Good luck to you. I hope you can figure out what might be aggrivating your system.

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Ugh I didn't think about vitamins and stuff. I need to keep my food log regularly. Thank you :blink: !

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As far as I know, this is very common.

The same thing was happening to me and many other people who went gluten free. I have developed intolerance for: milk, dairy products, soy and soy products, oils, seeds, nuts, gluten free stuff (pasta, bread, etc.), corn, rice, potatoes, yams, eggs, canned good and a whole range of other foods.

Why? Here is my theory: for many years, I was gluten intolerant but my body was able to handle that. For four years following my surgery I have developed a full-blown celiac disease, without even knowing it. When the symptoms got so bad I thought I was dying from some mysterious illness, my new doctor (God bless him) told me to go gluten-free. And my body, that got so used to attacking gluten, suddenly had nothing to attack anymore. So it started searching for things that would be similar to gluten in structure so it could attack them. Grains and starches, as well as milk protein were the first targets. Even though they do not have gluten, they have proteins that are very similar in chemical structure. When I eliminated all possible causes, my body turned on itself and I developed a severe gastritis.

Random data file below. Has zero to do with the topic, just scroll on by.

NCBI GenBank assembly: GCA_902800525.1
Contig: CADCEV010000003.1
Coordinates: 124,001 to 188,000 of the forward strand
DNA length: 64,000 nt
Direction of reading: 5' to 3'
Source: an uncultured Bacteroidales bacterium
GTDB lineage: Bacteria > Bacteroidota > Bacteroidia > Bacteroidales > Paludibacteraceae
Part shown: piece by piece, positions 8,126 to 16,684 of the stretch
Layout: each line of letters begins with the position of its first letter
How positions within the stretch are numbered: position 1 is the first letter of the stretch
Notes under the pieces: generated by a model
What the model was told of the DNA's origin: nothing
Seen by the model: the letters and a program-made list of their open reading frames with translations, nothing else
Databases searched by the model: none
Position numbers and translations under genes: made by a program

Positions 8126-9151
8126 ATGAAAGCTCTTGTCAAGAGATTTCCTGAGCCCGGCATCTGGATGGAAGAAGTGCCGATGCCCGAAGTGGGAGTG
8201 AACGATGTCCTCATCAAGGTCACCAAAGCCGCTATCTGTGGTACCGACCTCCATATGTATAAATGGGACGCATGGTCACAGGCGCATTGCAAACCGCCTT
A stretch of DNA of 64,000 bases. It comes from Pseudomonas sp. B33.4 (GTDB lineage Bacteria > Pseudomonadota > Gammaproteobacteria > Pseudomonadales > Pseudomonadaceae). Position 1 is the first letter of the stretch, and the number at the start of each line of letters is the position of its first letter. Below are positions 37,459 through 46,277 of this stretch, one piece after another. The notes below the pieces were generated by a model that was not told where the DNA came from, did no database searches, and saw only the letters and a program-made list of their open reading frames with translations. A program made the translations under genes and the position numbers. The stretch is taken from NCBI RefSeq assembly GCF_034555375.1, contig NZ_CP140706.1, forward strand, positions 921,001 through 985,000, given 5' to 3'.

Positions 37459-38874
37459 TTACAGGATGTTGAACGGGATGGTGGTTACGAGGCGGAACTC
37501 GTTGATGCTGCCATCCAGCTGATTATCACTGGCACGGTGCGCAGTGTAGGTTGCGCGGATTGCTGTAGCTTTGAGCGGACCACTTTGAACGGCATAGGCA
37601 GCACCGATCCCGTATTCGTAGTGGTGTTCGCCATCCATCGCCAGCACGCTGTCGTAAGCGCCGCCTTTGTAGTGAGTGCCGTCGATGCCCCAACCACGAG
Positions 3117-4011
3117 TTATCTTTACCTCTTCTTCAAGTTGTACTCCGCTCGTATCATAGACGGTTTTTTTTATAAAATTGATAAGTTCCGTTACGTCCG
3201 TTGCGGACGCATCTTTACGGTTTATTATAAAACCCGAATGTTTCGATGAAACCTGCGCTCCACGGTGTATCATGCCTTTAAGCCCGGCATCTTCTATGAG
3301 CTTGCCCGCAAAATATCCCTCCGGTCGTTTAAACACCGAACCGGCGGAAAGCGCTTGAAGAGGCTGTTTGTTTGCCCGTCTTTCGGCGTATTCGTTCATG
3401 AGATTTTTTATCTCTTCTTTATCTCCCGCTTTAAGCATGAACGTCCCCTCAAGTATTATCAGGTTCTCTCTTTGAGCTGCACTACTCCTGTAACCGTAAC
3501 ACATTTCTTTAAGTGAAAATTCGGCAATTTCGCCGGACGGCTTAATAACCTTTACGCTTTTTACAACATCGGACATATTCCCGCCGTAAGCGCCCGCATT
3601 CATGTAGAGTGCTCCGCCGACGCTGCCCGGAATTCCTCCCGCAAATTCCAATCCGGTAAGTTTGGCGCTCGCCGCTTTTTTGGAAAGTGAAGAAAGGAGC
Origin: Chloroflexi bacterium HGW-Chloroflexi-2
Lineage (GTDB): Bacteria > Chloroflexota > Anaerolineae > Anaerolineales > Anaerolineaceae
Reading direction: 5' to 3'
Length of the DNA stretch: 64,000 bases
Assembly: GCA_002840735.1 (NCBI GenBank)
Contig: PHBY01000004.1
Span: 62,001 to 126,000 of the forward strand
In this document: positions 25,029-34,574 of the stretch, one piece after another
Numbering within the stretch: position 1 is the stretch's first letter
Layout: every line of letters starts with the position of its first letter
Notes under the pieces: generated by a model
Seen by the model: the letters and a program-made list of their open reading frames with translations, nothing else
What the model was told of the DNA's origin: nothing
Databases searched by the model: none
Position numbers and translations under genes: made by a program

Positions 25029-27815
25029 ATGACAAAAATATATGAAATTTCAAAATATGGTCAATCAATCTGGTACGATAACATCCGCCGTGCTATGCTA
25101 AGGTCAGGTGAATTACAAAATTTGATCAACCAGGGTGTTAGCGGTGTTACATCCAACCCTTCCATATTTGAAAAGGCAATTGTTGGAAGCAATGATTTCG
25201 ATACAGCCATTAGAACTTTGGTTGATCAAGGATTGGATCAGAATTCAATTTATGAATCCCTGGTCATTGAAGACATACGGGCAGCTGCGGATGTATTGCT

Right now I am on Paleo diet. A modified version of Paleo, I must add, since I only eat some vegetables and tubers (no nightshades, no onion family, no citrus fruit and no nuts or oils). However, I do not feel sick after meals and my body is not attacking itself any longer.

Good luck to you! And try eliminating everything but vegetables and grass fed chicken/meat/low-mercury fish, see how it works for you. No salt or any spices either. If you think it does not taste good - that is not true. I have finally discovered how good food actually tastes without all those additives, so it worked for me! Above all, listen to your body and what it is telling you.

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Hi Bubba's Mom, and everyone else.